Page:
If that’s the case, make sure that you’re not rushing into borrowing more than you can afford and understand the options out there.

Before you sign any borrowing agreements, ask yourself:

  1. Do you really need to borrow? Borrowing is a big financial commitment. Check the length of your agreement and if there are any early payment penalties. The Money Advice Service compares the cost of borrowing £1,000 across three common types of credit. It’s useful to see how they work and whether you can afford repayments.
  2. What do you need the money for? If you’re in debt, then seek professional advice before making any decisions. A debt adviser will be able to help you work out a comfortable budget and explain what borrowing may be available under the terms of your solution.
  3. Will you be able to afford the repayments? Borrowing money often comes with added costs, so you could end up paying a significant amount in interest — what you have borrowed plus extra. Secured borrowing is usually fixed against your home or car. This means that if you fail to make payments, you risk your home or car being repossessed.

Below are some common ways you can borrow money, alongside their pros and cons:

Good for… What to watch out for… 

Secured loans

Home equity or homeowner loans, second mortgages and first charge mortgages are all examples of secured loans.


They’re good for borrowing large sums of money. And, they are less risky for lenders, so are usually cheaper than an unsecured loan.

A secured loan could be secured against your house. So, if you can’t keep up your repayments, you could lose it.


Some loans have variable rates. Before you take out the loan, make sure you know if it is fixed or variable. Otherwise, the amount you pay back can change.

Unsecured loans

Unsecured loans, also known as personal loans, can be more straightforward to get than secured loans.


Here, you’ll be borrowing money from a bank or other lender and agree to make regular payments until your loan is paid in full.

Because the loan isn’t secured against your house, the interest rates tend to be higher.

If you don’t make payments, you might incur additional charges, which could damage your credit rating.

Make sure you always compare deals on a price comparison site and check the interest rate.

Credit unions

Credit unions operate with three main aims:

  • Provide loans at low rates
  • Encourage member to save regularly
  • Help members in need of financial advice and assistance


Find your local credit union.

You will need to be a member of a credit union before you can get a loan. Some credit unions will need you to have built up some savings with them first, too.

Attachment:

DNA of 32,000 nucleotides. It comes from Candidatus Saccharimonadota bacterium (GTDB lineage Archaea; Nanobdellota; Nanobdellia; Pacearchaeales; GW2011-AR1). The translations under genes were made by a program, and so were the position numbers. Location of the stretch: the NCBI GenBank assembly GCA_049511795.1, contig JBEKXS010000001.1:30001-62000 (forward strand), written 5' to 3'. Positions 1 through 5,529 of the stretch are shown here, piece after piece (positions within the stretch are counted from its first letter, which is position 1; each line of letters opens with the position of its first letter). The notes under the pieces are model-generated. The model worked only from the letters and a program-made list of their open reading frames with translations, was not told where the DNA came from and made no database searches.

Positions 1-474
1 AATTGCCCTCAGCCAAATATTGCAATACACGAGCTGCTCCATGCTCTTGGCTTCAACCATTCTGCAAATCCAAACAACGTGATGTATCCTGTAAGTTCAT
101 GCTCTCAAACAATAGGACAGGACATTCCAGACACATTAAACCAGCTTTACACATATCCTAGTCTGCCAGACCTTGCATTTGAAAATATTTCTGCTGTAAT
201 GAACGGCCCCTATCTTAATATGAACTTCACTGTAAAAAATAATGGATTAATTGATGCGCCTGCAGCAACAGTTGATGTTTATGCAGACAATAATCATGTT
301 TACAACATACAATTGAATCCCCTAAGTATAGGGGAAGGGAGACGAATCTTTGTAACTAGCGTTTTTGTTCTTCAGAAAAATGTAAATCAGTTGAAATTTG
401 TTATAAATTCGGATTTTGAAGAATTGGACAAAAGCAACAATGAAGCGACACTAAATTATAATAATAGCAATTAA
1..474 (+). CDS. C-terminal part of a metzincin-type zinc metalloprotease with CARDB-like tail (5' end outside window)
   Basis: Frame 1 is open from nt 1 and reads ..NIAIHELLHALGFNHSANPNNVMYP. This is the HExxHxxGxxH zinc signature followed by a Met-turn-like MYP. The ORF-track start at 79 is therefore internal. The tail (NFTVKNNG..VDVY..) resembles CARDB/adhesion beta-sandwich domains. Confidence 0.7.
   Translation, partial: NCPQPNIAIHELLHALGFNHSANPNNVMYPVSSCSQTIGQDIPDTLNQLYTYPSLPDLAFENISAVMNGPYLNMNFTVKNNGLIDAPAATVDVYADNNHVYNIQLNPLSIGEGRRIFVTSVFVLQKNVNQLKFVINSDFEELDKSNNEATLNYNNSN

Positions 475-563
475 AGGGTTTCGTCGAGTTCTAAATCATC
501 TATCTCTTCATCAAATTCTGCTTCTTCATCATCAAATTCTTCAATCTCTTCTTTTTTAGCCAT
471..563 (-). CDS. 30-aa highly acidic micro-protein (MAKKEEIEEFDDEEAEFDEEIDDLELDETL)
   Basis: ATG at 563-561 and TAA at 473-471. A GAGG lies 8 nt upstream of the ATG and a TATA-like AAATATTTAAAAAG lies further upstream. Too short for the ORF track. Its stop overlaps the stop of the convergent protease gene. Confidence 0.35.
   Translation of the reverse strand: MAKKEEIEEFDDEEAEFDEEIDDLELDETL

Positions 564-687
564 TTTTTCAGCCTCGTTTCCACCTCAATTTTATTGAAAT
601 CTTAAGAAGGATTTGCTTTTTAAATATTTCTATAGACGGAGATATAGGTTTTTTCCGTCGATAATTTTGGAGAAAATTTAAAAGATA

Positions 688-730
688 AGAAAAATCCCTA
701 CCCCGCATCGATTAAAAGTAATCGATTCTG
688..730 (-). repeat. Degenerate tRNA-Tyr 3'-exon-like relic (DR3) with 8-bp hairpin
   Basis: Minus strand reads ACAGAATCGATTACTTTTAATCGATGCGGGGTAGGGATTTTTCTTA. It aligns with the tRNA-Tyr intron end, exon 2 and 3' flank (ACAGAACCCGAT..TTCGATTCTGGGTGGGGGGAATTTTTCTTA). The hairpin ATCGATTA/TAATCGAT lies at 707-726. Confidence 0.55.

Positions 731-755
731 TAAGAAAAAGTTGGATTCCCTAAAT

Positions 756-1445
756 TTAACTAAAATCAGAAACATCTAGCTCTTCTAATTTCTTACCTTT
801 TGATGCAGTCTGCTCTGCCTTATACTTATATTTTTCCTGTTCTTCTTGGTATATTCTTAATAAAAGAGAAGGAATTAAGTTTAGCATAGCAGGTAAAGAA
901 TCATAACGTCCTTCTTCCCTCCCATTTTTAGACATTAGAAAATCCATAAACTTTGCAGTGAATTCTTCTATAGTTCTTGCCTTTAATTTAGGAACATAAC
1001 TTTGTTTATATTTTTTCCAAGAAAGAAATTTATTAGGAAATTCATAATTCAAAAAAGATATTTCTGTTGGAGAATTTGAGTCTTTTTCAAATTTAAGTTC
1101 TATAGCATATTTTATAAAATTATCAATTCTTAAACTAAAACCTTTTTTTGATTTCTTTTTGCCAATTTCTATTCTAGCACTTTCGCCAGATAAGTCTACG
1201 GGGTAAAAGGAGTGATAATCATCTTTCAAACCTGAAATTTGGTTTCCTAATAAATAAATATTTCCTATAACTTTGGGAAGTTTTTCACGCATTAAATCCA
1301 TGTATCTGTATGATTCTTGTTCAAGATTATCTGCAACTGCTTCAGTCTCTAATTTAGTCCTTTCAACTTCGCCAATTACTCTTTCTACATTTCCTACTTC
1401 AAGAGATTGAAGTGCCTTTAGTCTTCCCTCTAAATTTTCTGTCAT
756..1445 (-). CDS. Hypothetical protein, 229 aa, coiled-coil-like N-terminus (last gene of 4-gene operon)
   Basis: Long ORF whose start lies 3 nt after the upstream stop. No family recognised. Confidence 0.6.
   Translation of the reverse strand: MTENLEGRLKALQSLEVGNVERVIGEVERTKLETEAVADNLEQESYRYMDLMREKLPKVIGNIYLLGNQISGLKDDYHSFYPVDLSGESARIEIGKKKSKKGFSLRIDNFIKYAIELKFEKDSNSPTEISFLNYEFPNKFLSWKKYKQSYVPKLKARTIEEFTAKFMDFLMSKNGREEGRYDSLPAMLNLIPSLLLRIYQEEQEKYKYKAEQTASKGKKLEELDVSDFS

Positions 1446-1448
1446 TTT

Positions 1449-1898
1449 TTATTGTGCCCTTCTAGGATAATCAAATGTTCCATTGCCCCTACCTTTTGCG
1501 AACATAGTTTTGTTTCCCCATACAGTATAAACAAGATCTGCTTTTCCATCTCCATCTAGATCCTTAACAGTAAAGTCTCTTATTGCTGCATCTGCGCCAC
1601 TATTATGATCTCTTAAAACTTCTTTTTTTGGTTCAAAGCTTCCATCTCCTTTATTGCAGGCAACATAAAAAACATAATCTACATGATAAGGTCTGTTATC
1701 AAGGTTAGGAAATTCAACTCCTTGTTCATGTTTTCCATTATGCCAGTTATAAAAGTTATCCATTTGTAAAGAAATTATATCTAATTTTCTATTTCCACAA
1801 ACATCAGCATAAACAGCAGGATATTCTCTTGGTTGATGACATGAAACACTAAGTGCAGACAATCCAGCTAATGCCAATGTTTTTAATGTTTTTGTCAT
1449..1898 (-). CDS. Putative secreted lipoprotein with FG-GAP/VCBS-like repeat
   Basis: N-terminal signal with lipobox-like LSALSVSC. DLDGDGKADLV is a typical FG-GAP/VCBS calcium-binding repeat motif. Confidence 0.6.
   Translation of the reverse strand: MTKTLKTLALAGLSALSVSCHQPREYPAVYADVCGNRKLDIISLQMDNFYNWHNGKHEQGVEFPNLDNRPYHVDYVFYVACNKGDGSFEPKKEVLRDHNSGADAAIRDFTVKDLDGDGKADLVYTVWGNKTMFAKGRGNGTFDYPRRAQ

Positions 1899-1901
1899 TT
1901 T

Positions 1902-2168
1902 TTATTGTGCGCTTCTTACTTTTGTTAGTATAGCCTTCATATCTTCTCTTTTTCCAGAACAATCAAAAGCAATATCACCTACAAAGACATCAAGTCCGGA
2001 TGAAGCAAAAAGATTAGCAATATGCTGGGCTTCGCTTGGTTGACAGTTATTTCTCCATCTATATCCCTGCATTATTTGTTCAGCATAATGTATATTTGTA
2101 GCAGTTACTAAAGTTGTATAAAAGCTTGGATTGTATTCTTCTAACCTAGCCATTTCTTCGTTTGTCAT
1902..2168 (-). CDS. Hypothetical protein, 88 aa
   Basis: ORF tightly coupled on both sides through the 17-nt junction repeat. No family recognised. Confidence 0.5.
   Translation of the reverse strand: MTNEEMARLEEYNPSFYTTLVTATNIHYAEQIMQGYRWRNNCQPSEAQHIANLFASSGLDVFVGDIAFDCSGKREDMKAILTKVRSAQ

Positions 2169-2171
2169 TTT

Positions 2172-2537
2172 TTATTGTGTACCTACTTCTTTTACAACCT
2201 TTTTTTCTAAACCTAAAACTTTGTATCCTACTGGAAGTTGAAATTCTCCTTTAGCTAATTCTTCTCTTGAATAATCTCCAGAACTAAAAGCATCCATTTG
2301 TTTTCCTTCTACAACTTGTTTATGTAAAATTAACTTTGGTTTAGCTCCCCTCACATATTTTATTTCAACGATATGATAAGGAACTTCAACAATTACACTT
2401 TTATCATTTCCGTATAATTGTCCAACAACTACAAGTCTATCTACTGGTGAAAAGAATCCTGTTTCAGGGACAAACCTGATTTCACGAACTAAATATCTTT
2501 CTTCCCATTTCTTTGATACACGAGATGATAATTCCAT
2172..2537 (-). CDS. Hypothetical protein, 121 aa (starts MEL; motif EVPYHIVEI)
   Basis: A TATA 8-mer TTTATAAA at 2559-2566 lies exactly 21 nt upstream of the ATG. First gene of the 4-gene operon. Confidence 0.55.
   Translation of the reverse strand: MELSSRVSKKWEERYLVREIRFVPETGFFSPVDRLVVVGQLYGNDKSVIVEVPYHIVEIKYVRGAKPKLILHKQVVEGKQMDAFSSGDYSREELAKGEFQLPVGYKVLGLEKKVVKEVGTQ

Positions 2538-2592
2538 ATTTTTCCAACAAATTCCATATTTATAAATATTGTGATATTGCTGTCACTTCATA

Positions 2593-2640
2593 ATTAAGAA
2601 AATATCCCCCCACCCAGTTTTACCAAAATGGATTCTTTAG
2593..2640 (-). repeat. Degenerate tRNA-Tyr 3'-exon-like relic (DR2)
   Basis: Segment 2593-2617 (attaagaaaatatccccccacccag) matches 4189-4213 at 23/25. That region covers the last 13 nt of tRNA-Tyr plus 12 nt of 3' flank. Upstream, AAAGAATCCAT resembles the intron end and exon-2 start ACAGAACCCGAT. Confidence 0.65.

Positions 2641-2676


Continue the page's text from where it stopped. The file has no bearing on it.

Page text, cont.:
Payday loans

They can be seen as a quick solution – giving you cash for emergencies until your next payday.

Payday loans often come with high levels of interest, which means even if you borrow a relatively small amount—£200 for example–you may eventually end up paying thousands in interest.


Overdrafts are flexible – meaning you only borrow what you need at the time.


They are also quick to arrange and there is not normally a charge for paying them off early.

Going into an unarranged overdraft or repeatedly using your overdraft can see interest and charges add up.

Credit cards

Credit cards can be useful to spread the cost of a large payment.


They can give you payment protection on large purchases. Using credit cards correctly (i.e. keeping up with payments, or paying them off in full) can help you to build your credit score.


You may also be able to borrow interest-free and pay off the amount in full without penalty.

If your credit rating is on the lower side, you may be presented with less favourable credit card agreements with high levels of interest.


Credit limits can also vary and may not be high enough for your requirements.

Interest rates

When it comes to interest rates, you need to know two things – Annual Equivalent Rate (AER) and Annual Percentage Rate (APR).

Interest is important when thinking about savings and insurance. It is usually compounded, which means it is added to the amount of savings to give a new amount for the next interest period. Interest rates are important when it comes to borrowing too. Instead of earning interest, it’s the amount that you’ll pay on top of your loan for the privilege of borrowing.

The tricky thing about interest rates is that they aren’t fixed. They can change. Even a small change in an interest rate can have a big impact. So, it’s important to keep an eye on whether they rise, fall or stay the same.